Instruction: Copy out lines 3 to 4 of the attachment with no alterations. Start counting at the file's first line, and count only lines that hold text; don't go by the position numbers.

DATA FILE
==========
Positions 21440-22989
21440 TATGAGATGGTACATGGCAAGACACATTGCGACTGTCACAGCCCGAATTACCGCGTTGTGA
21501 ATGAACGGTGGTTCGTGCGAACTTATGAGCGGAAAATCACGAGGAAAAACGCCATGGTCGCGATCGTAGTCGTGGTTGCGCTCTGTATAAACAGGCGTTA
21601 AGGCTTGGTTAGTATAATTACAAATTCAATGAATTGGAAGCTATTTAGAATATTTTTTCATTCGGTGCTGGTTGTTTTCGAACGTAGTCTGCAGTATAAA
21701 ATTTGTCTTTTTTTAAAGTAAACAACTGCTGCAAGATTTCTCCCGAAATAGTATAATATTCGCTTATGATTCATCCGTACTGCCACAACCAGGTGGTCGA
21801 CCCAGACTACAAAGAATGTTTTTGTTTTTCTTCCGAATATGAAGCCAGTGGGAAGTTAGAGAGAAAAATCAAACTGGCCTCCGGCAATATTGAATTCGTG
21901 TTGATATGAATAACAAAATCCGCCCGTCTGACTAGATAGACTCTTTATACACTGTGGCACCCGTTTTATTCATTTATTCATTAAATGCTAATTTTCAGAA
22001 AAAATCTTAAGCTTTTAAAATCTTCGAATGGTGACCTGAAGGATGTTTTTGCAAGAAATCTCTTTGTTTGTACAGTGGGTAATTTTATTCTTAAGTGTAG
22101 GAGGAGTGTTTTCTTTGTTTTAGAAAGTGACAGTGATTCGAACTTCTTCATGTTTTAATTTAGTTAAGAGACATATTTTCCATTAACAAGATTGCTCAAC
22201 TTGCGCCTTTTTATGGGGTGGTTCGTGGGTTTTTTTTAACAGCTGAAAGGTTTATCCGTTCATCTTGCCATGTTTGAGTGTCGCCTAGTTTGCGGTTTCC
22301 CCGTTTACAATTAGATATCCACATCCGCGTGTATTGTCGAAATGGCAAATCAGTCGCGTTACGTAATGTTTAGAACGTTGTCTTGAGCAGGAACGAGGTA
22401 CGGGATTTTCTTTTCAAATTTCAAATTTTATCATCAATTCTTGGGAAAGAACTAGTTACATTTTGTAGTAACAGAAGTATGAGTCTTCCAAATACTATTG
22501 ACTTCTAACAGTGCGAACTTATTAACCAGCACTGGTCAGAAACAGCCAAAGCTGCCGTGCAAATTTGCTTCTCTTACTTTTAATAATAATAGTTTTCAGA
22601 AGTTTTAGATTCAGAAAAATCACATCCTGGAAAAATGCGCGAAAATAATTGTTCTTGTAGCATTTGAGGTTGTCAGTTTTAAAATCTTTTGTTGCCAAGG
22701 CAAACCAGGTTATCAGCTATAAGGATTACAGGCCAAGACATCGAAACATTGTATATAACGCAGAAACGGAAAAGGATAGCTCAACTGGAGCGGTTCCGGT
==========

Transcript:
21501 ATGAACGGTGGTTCGTGCGAACTTATGAGCGGAAAATCACGAGGAAAAACGCCATGGTCGCGATCGTAGTCGTGGTTGCGCTCTGTATAAACAGGCGTTA
21601 AGGCTTGGTTAGTATAATTACAAATTCAATGAATTGGAAGCTATTTAGAATATTTTTTCATTCGGTGCTGGTTGTTTTCGAACGTAGTCTGCAGTATAAA